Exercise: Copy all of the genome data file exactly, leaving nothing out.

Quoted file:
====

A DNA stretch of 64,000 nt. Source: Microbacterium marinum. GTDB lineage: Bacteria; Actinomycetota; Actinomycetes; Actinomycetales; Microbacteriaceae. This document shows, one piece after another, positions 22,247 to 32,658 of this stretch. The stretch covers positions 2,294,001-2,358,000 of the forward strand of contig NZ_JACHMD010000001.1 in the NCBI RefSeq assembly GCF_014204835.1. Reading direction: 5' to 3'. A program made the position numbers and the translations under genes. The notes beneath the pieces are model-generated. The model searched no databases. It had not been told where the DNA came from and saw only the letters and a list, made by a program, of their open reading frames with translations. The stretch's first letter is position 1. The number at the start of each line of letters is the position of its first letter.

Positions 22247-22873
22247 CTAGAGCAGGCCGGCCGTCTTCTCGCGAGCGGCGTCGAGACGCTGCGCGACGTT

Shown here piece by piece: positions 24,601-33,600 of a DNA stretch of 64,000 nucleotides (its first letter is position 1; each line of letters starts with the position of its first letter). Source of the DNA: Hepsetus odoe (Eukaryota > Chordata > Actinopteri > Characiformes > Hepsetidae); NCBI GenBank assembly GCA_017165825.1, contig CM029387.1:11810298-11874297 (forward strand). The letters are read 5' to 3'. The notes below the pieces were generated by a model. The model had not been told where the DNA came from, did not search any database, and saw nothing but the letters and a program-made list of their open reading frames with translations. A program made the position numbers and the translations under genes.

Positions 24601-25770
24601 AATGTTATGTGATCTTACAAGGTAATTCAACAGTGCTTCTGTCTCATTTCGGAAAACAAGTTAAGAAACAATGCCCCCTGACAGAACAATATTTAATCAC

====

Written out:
A DNA stretch of 64,000 nt. Source: Microbacterium marinum. GTDB lineage: Bacteria; Actinomycetota; Actinomycetes; Actinomycetales; Microbacteriaceae. This document shows, one piece after another, positions 22,247 to 32,658 of this stretch. The stretch covers positions 2,294,001-2,358,000 of the forward strand of contig NZ_JACHMD010000001.1 in the NCBI RefSeq assembly GCF_014204835.1. Reading direction: 5' to 3'. A program made the position numbers and the translations under genes. The notes beneath the pieces are model-generated. The model searched no databases. It had not been told where the DNA came from and saw only the letters and a list, made by a program, of their open reading frames with translations. The stretch's first letter is position 1. The number at the start of each line of letters is the position of its first letter.

Positions 22247-22873
22247 CTAGAGCAGGCCGGCCGTCTTCTCGCGAGCGGCGTCGAGACGCTGCGCGACGTT

Shown here piece by piece: positions 24,601-33,600 of a DNA stretch of 64,000 nucleotides (its first letter is position 1; each line of letters starts with the position of its first letter). Source of the DNA: Hepsetus odoe (Eukaryota > Chordata > Actinopteri > Characiformes > Hepsetidae); NCBI GenBank assembly GCA_017165825.1, contig CM029387.1:11810298-11874297 (forward strand). The letters are read 5' to 3'. The notes below the pieces were generated by a model. The model had not been told where the DNA came from, did not search any database, and saw nothing but the letters and a program-made list of their open reading frames with translations. A program made the position numbers and the translations under genes.

Positions 24601-25770
24601 AATGTTATGTGATCTTACAAGGTAATTCAACAGTGCTTCTGTCTCATTTCGGAAAACAAGTTAAGAAACAATGCCCCCTGACAGAACAATATTTAATCAC